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Picking Up Crumbs: Alec Ounsworth

23 Feb

Alec Ounsworth, high pitched wailer of Clap Your Hands Say Yeah whose blog-anointed, self-titled 2005 release launched a thousand Brooklyn bands, has struck out for himself. 2009 had him put out two far different-sounding records; the addled, Velvet Underground-dark Skin And Bones put out under the name “Flashy Python” and the rich, deeply funky and soulful Mo Beauty, recorded in New Orleans and put out on the Anti- label. But the records seem far afield only on the surface- both were the results of intense collaborative processes pulling from different pools of musicians. Matt Barrick of The Walkmen drummed on Skin And Bones with members of Dr. Dog and Man Man as well as Ounsworth’s wife rounding out the cast of friends that Ounsworth patched together for the record. Mo Beauty came about differently, helmed by Los Lobos‘ Steve Berlin and backed in the studio by heavy hitters like George Porter Jr. of The Meters and Stanton Moore of Galactic. In the end though, Ounsworth’s own voice is a both a changing force and a constant. The songs are his own (and one, “Obscene Queen Bee #2”, makes vastly different appearances on both discs) and his singing, which might have been pigeonholed from his CYHSY days, finds the adaptability of a man looking for new things in life that excite him. Ounsworth appears at the 400 Bar tonight with Ezra Furman and the Harpoons, a fine folky-rock outfit that whould bring an upbeat energy to open the show. You can read the edited version of the interview we conducted over at the AV Club, or the full transcript, for your edification, is below, in which Ounsworth reveals more about recording in ten days, not sounding like himself and who he really wants to collaborate with.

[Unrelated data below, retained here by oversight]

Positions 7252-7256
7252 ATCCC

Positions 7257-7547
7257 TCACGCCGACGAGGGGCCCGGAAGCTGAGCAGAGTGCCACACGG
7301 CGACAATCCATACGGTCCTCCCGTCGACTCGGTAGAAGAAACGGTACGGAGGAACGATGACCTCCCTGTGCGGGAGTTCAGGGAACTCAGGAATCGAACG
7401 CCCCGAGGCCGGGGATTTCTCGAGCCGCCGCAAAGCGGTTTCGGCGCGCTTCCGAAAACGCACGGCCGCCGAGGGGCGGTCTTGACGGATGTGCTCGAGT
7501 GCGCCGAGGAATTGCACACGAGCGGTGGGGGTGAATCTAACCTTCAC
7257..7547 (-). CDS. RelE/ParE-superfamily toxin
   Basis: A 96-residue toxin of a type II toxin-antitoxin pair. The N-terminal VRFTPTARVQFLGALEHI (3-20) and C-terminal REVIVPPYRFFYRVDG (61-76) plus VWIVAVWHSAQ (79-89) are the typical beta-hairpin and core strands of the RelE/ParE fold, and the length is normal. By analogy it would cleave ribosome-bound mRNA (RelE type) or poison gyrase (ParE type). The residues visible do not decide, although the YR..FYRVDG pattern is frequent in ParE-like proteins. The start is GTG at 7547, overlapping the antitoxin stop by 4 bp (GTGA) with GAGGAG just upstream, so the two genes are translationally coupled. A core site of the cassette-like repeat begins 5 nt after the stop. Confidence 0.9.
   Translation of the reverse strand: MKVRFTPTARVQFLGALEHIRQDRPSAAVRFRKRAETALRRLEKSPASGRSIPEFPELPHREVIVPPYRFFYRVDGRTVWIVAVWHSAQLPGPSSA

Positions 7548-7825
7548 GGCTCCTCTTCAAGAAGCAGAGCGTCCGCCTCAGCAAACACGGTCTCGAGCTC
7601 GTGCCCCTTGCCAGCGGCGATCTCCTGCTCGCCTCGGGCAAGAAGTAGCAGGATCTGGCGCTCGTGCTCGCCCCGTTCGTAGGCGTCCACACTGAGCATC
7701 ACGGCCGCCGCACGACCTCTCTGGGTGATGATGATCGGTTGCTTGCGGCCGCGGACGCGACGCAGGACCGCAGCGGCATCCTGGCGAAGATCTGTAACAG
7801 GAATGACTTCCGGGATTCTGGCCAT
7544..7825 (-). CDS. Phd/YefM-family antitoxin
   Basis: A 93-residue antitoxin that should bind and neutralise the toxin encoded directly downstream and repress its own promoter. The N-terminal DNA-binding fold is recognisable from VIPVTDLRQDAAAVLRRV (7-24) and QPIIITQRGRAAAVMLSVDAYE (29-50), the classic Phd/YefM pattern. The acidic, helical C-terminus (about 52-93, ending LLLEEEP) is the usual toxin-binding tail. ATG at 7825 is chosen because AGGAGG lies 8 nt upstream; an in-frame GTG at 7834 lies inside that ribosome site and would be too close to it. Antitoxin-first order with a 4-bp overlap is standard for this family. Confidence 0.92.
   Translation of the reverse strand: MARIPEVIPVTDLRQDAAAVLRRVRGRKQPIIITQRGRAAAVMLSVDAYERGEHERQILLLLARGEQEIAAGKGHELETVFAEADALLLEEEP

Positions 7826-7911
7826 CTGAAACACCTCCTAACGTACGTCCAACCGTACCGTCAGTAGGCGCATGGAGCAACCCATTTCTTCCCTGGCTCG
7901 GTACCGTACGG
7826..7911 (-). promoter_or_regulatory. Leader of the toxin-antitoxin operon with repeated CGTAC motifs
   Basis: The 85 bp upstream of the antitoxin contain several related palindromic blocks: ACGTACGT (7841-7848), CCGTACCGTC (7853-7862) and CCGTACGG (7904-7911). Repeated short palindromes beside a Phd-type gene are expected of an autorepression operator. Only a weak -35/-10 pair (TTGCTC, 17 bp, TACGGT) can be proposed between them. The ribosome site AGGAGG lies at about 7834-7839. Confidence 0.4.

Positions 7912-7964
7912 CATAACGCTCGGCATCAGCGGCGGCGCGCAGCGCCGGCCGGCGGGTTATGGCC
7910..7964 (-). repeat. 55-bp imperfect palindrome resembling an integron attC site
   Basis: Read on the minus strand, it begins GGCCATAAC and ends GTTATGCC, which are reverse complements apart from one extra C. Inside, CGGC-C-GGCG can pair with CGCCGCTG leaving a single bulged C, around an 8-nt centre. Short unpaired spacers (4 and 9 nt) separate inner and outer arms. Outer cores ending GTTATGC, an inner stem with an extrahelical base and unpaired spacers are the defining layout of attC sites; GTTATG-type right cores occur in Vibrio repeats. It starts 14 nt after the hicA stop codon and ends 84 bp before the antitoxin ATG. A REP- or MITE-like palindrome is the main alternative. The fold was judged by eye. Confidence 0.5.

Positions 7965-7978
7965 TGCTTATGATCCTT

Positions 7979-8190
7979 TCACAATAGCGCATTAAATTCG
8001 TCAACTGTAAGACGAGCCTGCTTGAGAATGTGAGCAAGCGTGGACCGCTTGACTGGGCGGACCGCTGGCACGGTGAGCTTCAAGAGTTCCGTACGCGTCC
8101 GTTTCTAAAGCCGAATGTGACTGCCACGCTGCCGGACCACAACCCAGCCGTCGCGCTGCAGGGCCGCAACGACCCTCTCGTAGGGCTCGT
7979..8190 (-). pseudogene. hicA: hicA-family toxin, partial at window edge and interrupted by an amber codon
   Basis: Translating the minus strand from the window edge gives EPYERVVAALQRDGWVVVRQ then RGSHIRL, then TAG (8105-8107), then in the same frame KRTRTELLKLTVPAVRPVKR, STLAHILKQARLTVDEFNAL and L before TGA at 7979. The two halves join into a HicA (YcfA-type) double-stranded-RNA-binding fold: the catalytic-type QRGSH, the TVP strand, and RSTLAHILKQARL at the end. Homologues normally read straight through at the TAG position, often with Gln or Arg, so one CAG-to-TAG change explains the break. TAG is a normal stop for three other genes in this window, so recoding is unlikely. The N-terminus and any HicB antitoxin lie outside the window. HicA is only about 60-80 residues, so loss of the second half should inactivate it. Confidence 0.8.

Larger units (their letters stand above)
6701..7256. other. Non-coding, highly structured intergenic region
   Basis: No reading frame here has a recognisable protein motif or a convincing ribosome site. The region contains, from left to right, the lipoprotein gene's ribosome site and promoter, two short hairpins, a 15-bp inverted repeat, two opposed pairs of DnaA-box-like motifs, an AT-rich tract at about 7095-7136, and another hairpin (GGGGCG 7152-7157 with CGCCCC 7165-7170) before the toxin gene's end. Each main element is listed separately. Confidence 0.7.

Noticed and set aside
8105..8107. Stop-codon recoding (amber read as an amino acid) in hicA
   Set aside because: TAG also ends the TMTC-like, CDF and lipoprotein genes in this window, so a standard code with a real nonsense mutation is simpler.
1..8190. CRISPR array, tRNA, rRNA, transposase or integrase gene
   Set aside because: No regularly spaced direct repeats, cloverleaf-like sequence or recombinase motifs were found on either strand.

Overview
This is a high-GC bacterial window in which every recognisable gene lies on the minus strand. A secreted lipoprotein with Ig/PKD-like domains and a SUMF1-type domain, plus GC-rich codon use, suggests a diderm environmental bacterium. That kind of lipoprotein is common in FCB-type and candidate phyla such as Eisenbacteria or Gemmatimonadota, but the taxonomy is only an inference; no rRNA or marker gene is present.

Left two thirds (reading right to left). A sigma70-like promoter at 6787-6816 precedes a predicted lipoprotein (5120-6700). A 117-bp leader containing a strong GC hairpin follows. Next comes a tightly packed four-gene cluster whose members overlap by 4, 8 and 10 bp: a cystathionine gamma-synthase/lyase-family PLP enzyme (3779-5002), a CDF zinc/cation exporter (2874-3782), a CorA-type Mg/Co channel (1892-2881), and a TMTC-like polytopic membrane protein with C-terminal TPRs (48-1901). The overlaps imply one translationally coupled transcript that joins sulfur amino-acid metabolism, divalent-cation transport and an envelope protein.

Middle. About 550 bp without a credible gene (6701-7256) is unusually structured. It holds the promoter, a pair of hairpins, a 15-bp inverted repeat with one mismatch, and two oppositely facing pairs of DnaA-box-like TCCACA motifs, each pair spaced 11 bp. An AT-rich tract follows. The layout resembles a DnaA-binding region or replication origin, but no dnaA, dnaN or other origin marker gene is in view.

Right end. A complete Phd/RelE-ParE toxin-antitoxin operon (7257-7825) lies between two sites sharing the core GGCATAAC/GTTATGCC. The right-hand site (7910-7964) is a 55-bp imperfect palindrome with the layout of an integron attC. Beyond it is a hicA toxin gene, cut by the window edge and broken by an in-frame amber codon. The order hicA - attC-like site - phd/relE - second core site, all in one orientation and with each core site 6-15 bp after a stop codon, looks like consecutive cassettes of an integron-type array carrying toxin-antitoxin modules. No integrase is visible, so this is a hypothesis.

The first question, the question that leads to why New Orleans and why these songs has to be why Steve Berlin?

It was just a mater of chance really. I ran into Steve when I was in New Orleans and he suggested that we do a record and so it was as simple as that. I say yes to any producer that comes my way and asks to make a record.

You don’t have any criteria for it?

No no, it’s just that if they want to do it I’m up for it you know, let’s go [laughs]. Obviously I knew Steve was in Los Lobos and I had an idea of his credits as a producer and from everyone who I spoke to he seemed like a pretty trustworthy fellow.

Did Steve approach you before, during or after you were recording for Flashy Python?

It was kind of during, sort of the tail end. It was kind of the right time because that was just really hard to put Flashy Python together and to have somebody who I could lean on and make another record was a nice prospect.

It must have been liberating to be able to bring in those New Orleans musicians who you could trust put music behind your songs.

Yeah, yeah, yeah, I mean it was similar for the two projects except that I had these guys for a certain amount of time and they were fully concentrated on this and Flashy Python was pulling everybody in when they were available. But in New Orleans it was pretty nice. I mean these are guys who can move around a lot more than most musicians that I’ve played with, you know what I mean? They have their own thing happening, but I can ask them to do five variations on one thing and they can come up with something distinct.